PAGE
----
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Spokane, Washington  Est. May 19, 1883
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BNSF workers repair, replace track on main lines

Sparks fly as Randy Hill grinds a new joint weld on the BNSF Railroad line over Latah Creek on Aug. 19 in Spokane. Crews are rehabilitating track throughout Washington as part of a major investment to keep the rails smooth and safe. (Dan Pelle)
Sparks fly as Randy Hill grinds a new joint weld on the BNSF Railroad line over Latah Creek on Aug. 19 in Spokane. Crews are rehabilitating track throughout Washington as part of a major investment to keep the rails smooth and safe. (Dan Pelle)

A rail gang of three dozen workers moved through Spokane last week, repairing and replacing track on BNSF Railway’s main lines as part of a $125 million investment in the railroad’s facilities and equipment in Washington this year.

Nationwide, BNSF this year is investing $4.3 billion in its system, including buying new locomotives, freight cars and other equipment. Last year, the railroad spent $100 million on improvements in the state.

“Rail wears like asphalt and it needs to be upgraded,” said Gus Melonas, regional director of public affairs for the railroad.

The crew last week removed a section of track along Interstate 90 west of downtown and replaced it with 1,600-foot sections of continuous rail. The track was welded in place and the welds ground down to create a seamless connection.

In addition, the crew replaced rail ties and smoothed the existing track surface.

BNSF is making the track upgrades in advance of expected increases in rail shipping in coming years, including coal trains headed for West Coast ports.

In all, nearly 2,800 miles of track in Washington will be rehabilitated this year. Of that, 175 miles will get new track, which is a heavier gauge than the track being replaced. Also, the railroad is replacing 100,000 ties.

The work is being done on main lines running from Spokane to Vancouver, Wash.; to Seattle; to Kettle Falls; and to Sandpoint.

Melonas said regular track maintenance reduces the risk of derailments.

Matthew Rose, chairman and chief executive officer, said in a news release, “Given the importance of a low-cost supply chain to the U.S. economy, our privately funded rail infrastructure is well positioned to help Washington compete in global markets.”

One of the country’s largest shippers, BNSF operates on 32,500 miles of track in 28 states and two Canadian provinces.

One-way Post Street

Post Street north of Spokane Falls Boulevard is being converted to one-way traffic northbound later this year.

The plan calls for a single lane of traffic with a 12-foot bike lane on the east side of the Post Street Bridge.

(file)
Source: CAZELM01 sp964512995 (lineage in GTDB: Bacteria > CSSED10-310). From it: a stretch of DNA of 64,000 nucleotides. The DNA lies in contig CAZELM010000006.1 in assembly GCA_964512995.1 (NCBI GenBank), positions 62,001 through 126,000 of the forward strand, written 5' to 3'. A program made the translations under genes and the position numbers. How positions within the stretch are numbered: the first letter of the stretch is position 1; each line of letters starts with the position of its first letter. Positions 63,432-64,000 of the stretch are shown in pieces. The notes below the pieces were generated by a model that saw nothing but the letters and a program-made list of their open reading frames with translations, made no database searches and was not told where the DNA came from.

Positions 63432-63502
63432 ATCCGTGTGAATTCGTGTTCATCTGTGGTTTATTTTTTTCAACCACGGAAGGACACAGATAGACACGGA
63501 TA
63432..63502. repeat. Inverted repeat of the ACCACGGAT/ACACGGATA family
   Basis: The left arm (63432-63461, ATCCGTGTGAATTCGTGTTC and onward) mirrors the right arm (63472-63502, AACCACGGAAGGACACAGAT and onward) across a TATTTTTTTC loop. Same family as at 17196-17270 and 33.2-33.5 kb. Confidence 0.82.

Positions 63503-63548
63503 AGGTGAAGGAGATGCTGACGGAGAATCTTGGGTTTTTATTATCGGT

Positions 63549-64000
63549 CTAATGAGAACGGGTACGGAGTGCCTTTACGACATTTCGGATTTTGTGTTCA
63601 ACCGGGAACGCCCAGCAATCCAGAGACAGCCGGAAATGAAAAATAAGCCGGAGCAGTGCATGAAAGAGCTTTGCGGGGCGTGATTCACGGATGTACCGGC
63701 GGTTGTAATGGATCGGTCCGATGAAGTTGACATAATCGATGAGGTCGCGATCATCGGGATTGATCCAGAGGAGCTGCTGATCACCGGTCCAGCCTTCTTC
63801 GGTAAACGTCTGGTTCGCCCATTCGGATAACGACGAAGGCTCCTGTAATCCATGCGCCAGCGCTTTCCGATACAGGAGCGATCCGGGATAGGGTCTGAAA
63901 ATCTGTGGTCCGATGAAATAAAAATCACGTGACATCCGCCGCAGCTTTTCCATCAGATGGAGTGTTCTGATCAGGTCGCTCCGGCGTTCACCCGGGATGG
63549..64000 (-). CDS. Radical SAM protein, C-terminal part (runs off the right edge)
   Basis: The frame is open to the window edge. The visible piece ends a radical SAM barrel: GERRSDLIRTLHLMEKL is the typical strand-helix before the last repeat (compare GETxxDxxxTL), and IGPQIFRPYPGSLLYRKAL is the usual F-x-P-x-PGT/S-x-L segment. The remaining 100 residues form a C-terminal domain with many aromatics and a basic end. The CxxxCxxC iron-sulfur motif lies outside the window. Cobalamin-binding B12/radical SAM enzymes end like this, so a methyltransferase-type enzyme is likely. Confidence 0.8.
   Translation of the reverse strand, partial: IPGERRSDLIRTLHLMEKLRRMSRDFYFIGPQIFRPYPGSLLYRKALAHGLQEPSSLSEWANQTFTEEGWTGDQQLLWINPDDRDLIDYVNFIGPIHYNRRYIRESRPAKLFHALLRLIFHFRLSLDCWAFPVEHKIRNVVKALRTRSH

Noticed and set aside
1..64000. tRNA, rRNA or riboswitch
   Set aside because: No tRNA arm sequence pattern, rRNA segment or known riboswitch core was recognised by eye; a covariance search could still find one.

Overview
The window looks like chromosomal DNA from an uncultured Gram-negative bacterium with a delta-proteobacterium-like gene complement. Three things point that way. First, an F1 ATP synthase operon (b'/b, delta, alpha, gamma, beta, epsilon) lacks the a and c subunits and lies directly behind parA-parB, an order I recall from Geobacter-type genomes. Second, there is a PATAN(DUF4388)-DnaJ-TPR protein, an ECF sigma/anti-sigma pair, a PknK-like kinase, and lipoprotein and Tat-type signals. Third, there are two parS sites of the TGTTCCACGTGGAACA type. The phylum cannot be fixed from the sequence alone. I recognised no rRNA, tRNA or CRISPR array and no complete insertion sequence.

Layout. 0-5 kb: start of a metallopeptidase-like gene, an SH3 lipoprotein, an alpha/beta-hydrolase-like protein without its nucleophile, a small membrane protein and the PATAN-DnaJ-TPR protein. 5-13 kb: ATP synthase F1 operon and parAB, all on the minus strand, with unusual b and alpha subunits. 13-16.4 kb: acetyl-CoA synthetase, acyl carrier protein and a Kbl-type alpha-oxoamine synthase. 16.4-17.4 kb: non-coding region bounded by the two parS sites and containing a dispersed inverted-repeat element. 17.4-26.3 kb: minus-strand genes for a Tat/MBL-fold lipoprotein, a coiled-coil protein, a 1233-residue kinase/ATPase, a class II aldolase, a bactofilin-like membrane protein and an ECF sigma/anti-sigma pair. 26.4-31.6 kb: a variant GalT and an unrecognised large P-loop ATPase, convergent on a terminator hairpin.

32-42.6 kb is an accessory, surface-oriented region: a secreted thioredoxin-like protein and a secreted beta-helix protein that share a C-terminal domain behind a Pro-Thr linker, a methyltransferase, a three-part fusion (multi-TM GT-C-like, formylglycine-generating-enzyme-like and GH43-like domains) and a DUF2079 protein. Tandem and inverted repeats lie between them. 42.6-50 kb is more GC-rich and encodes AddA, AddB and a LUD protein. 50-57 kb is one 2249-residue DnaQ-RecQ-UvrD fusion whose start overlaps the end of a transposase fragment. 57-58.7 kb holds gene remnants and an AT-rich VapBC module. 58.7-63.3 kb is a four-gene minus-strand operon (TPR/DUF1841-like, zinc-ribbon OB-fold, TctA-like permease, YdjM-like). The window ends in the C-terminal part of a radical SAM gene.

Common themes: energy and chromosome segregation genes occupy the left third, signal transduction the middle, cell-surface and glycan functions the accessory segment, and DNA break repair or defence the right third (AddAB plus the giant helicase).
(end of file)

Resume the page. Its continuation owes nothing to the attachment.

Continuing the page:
The change will free up room for angle parking outside City Hall and parallel parking in front of Avista’s Post Street substation. A new sidewalk is being added to the west side of Post Street at the substation.

The additional parking will make up for the loss of metered spaces in the parking lot on the north side of City Hall that is being redeveloped into a public plaza.

At the north end of the Post Street Bridge, traffic will be reconfigured on Lincoln Street from Bridge to Broadway avenues. The current layout of two travel lanes in each direction plus a center turn lane will be changed to one travel lane in each direction and center turn lane. The change will allow installation of parallel parking on both sides in that stretch of Lincoln.

Transit symposium

The 2013 Washington State Public Transportation Symposium is being held in Spokane through Wednesday at the Red Lion Hotel at the Park. More than 200 delegates are expected for the event, which includes a bus-driving “Roadeo” competition on Sunday.

The symposium brings together representatives from various agencies as well as vendors who provide products for public transportation.

Among the speakers is a writer who journeyed from Washington, D.C., to Antarctica, mostly by bus.

Francis work delay

Reconstruction of Francis Avenue from Division to Crestline streets is being delayed until next year, city officials said last week.

The city had been unable to obtain approvals from state and federal transportation agencies soon enough to complete the work this year as had been expected.

The job will include a new water main and handicapped-accessible sidewalks.

Work on rebuilding Francis from Haven to Crestline was finished earlier this year.

Other work

• Riverside Avenue from A Street to Government Way will be closed today through Thursday for resurfacing work. That is the section just west of the Latah Creek Bridge.

• Repaving work is set to start on Sept. 3 on Monroe Street from Rowan to Francis avenues.

• The state Transportation Improvement Board will provide $500,000 in contingency funds to jump-start replacement of the southbound Sullivan Road Bridge. The additional money means work could start early next year on the $15 million bridge replacement.

• In Spokane Valley, Bettman Road from 11th to 14th avenues will have lane reductions and short-term driveway restrictions from 7 a.m.-5 p.m. weekdays for work on drainage systems. Also, Sullivan Road bridge over the Union Pacific Railroad lines just south of Marietta is reduced to a single lane in each direction through the end of the month for resurfacing work.

• With shorter days of late summer, the schedule for evening closures of I-90 at Snoqualmie Pass has been changed. The work involves blasting rock as part of a widening project east of the pass. The closures will begin at 6:30 p.m. today through Wednesday.

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